As you may remember, the Teal Terror's crankshaft is buggered up. Consequently, it's been sitting since its fateful flatbed ride back to Portland in June. Since determining the problem, I've been getting the necessary parts to attempt to resuscitate the trucklet. In fact, I just got off the phone with the local Mitsubishi dealer (and former Suzuki dealer) and ordered the final piece: a new center crankshaft bolt.
So what's the plan?
Next, I'll take the new woodruff key I bought, mix up some Hysol 1C, and set the key in the slot. I'll then let it cure for the appropriate amount of time, and hope it sets correctly.
Next up, I'll take the bolt I ordered from Suzuki, install it into the crank snout, torque it to the appropriate number, and then attempt to reinstall everything. Lord, I hope I remembered to put all the parts back in the right area.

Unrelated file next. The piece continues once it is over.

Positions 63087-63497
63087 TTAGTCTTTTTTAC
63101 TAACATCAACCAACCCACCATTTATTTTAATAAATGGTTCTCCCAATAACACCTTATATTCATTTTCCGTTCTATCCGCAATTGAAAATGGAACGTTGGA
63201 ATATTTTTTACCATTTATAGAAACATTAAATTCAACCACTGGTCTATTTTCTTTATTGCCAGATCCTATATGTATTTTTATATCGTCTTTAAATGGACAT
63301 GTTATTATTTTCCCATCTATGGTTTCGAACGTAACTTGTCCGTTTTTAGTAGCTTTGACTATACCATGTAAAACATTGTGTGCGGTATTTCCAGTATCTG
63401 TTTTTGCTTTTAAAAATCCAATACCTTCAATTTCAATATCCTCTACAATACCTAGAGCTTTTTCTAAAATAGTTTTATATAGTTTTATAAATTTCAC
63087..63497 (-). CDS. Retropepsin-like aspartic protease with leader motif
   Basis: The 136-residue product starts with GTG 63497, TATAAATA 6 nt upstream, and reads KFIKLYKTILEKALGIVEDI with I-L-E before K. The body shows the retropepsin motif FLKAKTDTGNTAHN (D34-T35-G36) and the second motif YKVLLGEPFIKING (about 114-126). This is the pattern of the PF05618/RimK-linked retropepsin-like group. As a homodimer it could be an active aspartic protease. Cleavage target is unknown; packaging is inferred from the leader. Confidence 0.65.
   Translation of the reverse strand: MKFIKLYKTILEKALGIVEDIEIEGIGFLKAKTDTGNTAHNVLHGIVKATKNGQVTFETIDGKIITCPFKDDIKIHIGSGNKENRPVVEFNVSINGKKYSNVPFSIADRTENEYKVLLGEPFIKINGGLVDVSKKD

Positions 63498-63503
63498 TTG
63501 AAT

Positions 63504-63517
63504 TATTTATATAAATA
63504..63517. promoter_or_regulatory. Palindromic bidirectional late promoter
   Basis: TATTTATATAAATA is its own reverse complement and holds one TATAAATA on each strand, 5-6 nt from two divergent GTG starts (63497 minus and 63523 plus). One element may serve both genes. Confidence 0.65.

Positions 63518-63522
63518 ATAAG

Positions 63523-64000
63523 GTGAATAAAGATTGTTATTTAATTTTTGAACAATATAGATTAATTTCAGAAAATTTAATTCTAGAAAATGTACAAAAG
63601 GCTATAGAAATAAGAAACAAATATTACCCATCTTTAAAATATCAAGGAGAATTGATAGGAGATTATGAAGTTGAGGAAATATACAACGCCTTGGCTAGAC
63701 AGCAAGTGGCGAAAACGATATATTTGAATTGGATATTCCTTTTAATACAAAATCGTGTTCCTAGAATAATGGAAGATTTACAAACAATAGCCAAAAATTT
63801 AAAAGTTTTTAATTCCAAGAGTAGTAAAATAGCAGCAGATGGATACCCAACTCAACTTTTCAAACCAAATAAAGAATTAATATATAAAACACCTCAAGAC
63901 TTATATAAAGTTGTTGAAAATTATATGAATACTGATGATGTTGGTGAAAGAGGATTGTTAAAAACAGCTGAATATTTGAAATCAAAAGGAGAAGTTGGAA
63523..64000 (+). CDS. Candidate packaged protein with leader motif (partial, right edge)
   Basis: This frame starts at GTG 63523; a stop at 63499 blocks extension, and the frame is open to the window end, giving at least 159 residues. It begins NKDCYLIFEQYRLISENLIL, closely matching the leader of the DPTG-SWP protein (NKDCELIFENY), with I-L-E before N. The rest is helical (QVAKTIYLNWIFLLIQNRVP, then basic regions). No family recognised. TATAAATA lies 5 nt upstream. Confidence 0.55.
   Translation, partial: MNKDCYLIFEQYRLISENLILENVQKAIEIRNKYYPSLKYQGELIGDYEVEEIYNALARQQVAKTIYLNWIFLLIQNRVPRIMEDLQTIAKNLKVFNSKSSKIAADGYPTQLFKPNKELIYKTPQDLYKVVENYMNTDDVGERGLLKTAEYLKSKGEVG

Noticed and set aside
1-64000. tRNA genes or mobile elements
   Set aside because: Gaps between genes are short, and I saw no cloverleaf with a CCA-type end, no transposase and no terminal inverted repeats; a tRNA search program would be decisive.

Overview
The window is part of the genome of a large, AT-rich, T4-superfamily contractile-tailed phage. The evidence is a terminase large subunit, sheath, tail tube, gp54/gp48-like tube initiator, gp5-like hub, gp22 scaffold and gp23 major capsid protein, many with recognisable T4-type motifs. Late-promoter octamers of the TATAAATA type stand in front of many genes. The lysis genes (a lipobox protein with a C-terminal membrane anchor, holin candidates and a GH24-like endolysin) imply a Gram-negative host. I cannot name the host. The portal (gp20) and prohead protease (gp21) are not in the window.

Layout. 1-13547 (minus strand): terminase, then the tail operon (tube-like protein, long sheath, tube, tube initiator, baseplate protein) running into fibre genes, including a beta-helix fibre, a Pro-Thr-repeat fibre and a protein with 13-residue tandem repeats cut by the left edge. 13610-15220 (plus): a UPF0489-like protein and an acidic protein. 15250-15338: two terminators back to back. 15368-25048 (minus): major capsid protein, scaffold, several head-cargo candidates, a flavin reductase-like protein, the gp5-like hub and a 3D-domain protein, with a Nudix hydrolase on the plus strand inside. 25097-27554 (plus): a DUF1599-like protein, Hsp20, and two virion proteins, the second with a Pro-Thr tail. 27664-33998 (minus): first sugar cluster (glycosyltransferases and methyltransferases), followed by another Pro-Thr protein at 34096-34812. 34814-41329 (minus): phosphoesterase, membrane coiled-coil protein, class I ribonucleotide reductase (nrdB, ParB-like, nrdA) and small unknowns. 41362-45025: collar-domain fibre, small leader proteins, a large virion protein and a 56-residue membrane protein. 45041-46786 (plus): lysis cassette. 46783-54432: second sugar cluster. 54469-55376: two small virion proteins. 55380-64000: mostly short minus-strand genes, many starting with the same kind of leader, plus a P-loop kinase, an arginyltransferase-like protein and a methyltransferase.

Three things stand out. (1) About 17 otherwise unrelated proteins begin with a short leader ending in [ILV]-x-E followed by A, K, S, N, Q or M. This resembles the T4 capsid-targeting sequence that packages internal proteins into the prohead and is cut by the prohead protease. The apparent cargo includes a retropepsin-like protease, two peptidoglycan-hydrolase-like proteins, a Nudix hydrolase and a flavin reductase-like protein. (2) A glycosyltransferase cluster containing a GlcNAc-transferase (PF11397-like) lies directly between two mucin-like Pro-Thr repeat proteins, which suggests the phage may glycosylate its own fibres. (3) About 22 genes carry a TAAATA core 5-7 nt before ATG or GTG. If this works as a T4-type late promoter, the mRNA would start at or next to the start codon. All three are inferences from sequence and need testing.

The bottom line is this: Many people have fixed their crankshafts this way. Hopefully, this fix—which has coast less than $50—will solve the problem, and we can get the Teal Terror running again. Previous people who have done similar things have gone as many as 80,000 miles with this fix. It's certainly cheaper than a new engine. And if it fails? Well, it'll probably fail badly since this is an interference engine. However, the engine would've needed to be replaced anyhow, so we wouldn't really be out anything other than $50. And, frankly, we will likely part ways with the 4x4 after it's fixed (or, God help us, the fix doesn't hold).
We're now +1 with our Jeep Cherokee project over at Crankshaft Culture, and something's got to go. But let's not get ahead of ourselves. We first need to get this to work.
Wish us luck!